Institute for War and Peace Reporting | Giving Voice, Driving Change
Two female radio journalists working for a Goma-based station have significantly improved their skills and gained in confidence as a result of IWPR training in eastern Democratic Republic of Congo, according to the director of the station.
DRC’s conservative, male-dominated culture means that female journalists find it hard to be recognised as valuable staff members who can produce their own stories and go out reporting independently.
Key decisions in newsrooms are made by men and field reporting is considered inappropriate for women. In many instances, female journalists are reluctant to go off on assignments on their own.
RAO FM radio station has long relied exclusively on male reporters, confining its two female journalists, Esperance Nzigire, 28 and Lucie Bindu, 20, to news reading.
When they went off to do field reporting, they would always have to be accompanied by male colleagues.
But the training they received from IWPR – formal classroom tuition in June and several months of work on the IWPR radio programme Face à la Justice – has provided them with the skills and confidence to go out on stories on their own, according to station director Pasteur Mabutwa.
“We thought that male reporters would always have to accompany them, which kind of misses the point of sending them to the field. But little by little [after the IWPR training] we realised it was not necessary any more.
We've therefore added two fully independent reporters to our staff,” Mabutwa said.
“We thank IWPR for its dedication to developing our female reporters. They are an invaluable addition to our team now that they feel more confident and know their job well.”
For Mabutwa, there is a clear interest in having female reporters going out on assignments on their own, as they are able to report on subjects that are hard for male colleagues to tackle.
“Take the example of child soldiers,” Mabutwa said. “It is easier for women to talk to them. There is this maternal thing, which makes children feel much safer talking to women [than men].”
The journalists’ colleagues have been generally supportive of their new roles, and have not tried to question the new responsibilities that they are taking on.
“They work much better now,” said Abdullah, a reporter at RAO. “They still need a bit of help with editing their reports, but they have no need for us to go into the field with them, to conduct interviews and so forth. I do consider both Espérance and Lucie our equals.”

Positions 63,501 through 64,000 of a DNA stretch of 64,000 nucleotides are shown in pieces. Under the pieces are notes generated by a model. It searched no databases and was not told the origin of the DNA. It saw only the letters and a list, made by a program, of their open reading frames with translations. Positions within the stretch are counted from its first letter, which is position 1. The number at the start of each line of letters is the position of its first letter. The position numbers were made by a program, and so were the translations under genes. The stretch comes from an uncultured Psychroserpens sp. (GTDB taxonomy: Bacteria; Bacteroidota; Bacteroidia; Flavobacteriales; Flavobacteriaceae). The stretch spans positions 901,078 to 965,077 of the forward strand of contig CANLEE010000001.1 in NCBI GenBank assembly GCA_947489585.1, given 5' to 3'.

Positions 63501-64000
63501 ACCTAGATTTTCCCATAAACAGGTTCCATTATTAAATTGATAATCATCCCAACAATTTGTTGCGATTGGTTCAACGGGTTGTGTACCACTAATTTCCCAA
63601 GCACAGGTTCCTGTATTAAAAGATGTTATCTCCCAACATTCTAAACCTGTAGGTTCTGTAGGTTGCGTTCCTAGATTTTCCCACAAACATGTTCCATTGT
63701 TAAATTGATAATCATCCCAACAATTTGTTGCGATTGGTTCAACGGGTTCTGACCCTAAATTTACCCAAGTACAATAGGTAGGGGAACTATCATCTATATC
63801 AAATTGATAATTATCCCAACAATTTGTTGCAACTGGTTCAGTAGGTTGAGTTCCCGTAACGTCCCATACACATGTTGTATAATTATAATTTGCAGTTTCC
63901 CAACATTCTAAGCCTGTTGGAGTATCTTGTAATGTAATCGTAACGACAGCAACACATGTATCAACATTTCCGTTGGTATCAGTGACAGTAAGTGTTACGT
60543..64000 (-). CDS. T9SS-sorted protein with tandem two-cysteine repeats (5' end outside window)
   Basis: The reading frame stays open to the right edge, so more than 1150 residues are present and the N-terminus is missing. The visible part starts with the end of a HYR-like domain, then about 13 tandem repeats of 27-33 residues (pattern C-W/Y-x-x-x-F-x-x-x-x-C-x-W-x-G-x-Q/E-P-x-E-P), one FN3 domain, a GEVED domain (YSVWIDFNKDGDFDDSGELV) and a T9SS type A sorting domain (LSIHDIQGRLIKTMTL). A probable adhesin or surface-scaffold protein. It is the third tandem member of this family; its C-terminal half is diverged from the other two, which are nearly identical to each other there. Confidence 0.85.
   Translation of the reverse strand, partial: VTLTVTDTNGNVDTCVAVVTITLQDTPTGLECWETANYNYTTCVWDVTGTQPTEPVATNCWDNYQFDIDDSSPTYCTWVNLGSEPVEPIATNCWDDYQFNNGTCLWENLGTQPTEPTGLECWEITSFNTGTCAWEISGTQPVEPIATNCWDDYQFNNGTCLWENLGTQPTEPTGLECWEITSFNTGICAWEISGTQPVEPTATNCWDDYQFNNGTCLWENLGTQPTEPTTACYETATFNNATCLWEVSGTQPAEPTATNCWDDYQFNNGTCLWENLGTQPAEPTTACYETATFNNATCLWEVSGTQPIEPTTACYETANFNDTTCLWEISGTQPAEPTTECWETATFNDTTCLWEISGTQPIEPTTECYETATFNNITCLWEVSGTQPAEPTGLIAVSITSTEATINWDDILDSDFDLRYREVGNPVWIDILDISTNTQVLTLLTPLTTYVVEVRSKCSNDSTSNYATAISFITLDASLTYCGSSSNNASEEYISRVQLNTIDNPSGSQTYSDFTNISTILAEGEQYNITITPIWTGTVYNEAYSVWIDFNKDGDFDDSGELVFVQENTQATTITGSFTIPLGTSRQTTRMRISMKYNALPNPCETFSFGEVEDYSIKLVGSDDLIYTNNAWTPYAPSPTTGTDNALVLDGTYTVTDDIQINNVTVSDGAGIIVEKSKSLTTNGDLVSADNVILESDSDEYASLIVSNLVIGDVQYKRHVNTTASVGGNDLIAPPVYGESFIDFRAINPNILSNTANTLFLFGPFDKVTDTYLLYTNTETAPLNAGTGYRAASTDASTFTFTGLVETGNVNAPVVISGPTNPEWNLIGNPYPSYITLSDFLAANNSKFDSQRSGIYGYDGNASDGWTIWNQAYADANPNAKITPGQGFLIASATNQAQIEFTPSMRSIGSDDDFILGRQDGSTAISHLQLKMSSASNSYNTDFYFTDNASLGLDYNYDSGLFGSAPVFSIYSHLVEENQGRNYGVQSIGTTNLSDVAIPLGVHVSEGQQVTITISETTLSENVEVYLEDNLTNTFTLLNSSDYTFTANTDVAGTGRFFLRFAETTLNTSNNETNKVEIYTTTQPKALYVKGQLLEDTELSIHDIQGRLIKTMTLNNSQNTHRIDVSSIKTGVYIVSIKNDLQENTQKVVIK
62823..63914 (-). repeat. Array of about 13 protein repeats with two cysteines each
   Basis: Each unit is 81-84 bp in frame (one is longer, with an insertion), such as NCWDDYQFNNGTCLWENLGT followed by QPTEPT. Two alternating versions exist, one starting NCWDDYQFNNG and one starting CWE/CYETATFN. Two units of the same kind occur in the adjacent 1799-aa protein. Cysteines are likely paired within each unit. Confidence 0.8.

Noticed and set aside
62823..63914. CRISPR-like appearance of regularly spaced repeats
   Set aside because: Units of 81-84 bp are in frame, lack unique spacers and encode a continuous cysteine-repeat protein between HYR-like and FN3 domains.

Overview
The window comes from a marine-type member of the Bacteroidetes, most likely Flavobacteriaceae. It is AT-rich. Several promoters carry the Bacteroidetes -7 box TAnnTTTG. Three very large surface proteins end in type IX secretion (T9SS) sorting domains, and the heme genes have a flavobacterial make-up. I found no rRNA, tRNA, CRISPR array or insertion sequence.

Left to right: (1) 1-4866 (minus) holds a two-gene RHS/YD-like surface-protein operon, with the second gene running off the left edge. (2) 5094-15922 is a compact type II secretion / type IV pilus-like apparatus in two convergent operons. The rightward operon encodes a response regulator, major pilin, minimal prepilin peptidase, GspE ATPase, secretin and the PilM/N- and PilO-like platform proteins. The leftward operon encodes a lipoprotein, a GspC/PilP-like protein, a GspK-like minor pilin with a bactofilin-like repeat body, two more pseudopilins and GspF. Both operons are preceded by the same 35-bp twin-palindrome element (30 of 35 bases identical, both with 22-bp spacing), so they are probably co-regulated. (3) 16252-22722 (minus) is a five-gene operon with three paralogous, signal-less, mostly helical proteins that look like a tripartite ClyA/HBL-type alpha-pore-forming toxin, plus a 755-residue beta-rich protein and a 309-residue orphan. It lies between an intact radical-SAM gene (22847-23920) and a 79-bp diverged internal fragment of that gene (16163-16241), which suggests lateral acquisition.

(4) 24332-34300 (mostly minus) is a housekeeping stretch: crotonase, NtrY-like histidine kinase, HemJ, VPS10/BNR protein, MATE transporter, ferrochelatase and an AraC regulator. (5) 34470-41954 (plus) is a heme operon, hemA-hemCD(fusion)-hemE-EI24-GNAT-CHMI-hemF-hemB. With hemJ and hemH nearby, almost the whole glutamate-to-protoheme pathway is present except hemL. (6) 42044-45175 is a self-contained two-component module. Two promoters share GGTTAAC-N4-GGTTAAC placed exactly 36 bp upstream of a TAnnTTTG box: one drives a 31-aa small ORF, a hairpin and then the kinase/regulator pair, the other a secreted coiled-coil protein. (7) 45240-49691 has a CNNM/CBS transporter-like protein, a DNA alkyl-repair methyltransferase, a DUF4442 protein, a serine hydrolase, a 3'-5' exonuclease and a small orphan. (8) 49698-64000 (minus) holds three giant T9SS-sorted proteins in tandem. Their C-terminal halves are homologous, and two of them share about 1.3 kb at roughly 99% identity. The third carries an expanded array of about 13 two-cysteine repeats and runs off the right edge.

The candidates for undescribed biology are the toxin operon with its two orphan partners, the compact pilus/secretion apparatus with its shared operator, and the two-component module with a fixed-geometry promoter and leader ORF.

Abdallah said there was no discrimination against Esperance and Lucie before, but they simply lacked skills and confidence.
“I am thrilled to hear from Esperance and Lucie's colleagues at RAO how much they have developed,” said Melanie Gouby, producer of Face à la Justice. “This has been evident from their work for Face à la Justice, but their male colleagues’ recognition is no small achievement in the DRC.”
Melanie added that she hoped Esperance would soon take on further editorial responsibilities at her radio station.
She has already started to participate proactively during the editorial meetings at RAO, and is building the necessary skills to make regular contributions to Face à la Justice.
“We often use Face à la Justice as an example for balanced and professional reporting during our editorial meetings at RAO,” Esperance said. “The other male reporters are impressed by our work. That gives me confidence to voice my opinion on how best to approach this or that report during the meetings. And it makes me proud.”
Both women explained that they felt people within the IWPR team listened to them, and considered their views within the scope of the project.
“I love working on Face à la Justice because our team is exclusively female, apart from Charles [the local producer], and that makes me feel comfortable,” Lucie said. “I know Charles and Melanie are here to help me improve, not judge me if I don't know how to do something.”
Esperance will be travelling to The Hague in February to report on the Bemba trial for IWPR.
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